A new report from Cornell University and Restaurant Opportunities Center United highlights examples of restaurateurs across the country who have created “win-win-win” solutions for workers, diners, and employers by using “high-road” employment practices.
Nationally, restaurant workers typically earn very low wages; 90% do not receive paid sick days, paid vacation, or health insurance through their employer either. The Cornell/ROC report highlights just how much those policies cost employers: between $4,000 and $14,000 per employee turnover. Costs include recruitment and screening, training, uniforms, admin, and unemployment insurance — as well as negative impacts on team morale, trust building, and relationships with regular customers.
The alternative is “high road employment”, which employers in this report define as practices that support workers and unleash their loyalty, creativity, and productivity to make the restaurant successful. Those practices include livable wages, a healthy workplace through paid sick days, vacation, or health insurance; and career ladders for employees through training and internal promotions policies.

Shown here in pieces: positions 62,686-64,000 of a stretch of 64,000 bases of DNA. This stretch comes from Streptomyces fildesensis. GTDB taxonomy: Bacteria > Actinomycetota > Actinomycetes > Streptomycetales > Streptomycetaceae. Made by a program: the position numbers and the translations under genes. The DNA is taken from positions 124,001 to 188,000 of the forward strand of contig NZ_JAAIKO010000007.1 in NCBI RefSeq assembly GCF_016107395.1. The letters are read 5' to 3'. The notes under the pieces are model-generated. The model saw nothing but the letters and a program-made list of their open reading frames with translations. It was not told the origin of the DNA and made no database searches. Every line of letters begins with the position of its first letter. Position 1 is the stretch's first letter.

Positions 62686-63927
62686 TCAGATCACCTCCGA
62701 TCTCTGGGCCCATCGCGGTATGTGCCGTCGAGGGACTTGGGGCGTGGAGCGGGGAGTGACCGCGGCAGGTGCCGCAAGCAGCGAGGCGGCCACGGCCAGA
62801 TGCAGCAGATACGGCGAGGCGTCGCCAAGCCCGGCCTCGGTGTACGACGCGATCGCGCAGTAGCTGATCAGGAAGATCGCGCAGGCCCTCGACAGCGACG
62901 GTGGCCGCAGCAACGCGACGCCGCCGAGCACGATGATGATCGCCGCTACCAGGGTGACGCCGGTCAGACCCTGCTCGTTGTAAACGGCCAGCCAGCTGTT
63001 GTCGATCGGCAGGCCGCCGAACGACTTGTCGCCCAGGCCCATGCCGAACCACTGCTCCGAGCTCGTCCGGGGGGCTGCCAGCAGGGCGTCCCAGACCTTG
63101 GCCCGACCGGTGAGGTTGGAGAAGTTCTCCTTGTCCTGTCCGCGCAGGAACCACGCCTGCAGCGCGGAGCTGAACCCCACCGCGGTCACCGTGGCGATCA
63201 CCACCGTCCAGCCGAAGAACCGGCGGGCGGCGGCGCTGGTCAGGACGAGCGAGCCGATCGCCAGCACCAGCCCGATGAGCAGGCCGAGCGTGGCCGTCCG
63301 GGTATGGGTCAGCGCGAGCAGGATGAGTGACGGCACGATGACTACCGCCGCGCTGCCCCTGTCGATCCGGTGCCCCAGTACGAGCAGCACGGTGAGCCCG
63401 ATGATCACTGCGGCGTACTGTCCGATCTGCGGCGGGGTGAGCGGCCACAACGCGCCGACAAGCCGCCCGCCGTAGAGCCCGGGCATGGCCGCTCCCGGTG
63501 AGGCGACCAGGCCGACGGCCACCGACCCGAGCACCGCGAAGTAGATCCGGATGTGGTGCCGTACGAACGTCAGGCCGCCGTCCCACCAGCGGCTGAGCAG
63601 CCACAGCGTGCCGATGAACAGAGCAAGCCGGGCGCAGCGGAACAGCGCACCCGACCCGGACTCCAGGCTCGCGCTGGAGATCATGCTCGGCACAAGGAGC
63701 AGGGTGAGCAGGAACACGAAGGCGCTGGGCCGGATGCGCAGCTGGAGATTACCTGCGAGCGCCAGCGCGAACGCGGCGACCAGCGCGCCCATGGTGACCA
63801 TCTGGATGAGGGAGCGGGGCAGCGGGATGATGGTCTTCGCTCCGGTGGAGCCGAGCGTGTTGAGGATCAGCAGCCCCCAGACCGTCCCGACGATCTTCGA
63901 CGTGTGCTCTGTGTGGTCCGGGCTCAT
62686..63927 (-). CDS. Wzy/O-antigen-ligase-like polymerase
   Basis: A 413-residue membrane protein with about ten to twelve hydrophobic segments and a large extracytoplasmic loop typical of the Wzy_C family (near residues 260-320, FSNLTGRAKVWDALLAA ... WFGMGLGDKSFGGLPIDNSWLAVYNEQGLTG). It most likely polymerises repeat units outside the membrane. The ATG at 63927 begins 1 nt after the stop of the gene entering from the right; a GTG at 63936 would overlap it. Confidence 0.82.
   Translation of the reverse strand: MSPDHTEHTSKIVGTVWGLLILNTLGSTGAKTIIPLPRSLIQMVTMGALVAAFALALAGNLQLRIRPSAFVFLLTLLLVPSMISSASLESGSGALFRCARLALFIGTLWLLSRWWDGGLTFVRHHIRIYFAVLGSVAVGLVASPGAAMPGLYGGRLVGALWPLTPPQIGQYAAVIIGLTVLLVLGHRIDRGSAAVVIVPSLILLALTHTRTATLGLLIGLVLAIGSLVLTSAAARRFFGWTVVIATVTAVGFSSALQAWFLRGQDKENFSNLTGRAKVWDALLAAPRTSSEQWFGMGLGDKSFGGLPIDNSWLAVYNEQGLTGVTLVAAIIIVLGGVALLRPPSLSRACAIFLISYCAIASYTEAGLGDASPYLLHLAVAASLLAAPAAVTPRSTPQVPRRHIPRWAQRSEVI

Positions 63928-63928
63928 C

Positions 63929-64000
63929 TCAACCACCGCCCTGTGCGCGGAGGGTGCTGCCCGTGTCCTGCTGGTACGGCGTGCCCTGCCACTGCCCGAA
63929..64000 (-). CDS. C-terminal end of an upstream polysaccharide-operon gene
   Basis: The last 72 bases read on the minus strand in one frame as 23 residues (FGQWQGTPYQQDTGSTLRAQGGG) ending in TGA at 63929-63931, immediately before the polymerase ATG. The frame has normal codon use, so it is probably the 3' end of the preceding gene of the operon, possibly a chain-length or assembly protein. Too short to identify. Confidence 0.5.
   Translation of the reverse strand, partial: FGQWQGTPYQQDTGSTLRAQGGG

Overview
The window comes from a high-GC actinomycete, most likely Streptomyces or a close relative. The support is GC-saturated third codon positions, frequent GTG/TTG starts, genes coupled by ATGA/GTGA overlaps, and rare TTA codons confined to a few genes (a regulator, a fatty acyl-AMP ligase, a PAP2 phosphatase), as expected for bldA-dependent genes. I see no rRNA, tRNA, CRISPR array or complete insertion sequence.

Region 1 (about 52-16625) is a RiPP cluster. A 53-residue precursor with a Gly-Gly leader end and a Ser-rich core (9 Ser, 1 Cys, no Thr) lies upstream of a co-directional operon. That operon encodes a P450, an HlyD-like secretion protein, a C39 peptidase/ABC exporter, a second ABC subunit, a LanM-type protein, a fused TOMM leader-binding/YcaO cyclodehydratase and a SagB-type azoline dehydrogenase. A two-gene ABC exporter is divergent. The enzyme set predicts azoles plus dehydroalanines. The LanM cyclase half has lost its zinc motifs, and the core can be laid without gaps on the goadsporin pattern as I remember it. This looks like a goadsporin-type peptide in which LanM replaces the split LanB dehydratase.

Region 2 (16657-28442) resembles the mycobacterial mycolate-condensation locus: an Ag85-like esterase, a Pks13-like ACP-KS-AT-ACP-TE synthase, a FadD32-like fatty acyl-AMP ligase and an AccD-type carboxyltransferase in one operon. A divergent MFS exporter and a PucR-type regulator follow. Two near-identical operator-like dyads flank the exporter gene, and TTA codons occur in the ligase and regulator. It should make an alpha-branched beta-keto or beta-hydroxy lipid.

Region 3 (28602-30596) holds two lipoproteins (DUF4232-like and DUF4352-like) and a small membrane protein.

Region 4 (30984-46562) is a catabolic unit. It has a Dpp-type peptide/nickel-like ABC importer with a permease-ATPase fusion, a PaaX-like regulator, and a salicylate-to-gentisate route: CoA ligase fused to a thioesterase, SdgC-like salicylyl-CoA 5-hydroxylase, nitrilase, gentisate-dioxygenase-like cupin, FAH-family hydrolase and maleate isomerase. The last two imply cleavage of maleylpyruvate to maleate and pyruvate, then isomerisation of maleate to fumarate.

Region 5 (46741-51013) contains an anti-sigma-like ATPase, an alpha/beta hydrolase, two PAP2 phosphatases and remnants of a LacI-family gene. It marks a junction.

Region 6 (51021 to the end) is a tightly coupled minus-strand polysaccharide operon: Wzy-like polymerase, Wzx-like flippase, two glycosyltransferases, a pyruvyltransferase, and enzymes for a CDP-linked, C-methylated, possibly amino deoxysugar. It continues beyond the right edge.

Several prominent local restaurant owners were part of the campaign for a paid sick days ordinance in Seattle, citing the positive effects paid sick days have on the bottom line by improving morale, reducing turnover and reducing the spread of illness. The high-road employers interviewed for this study also reported that the benefits of increased productivity and reduced cost of employee turnover outweigh short-term costs of improving workplace practices. Summary | Full report
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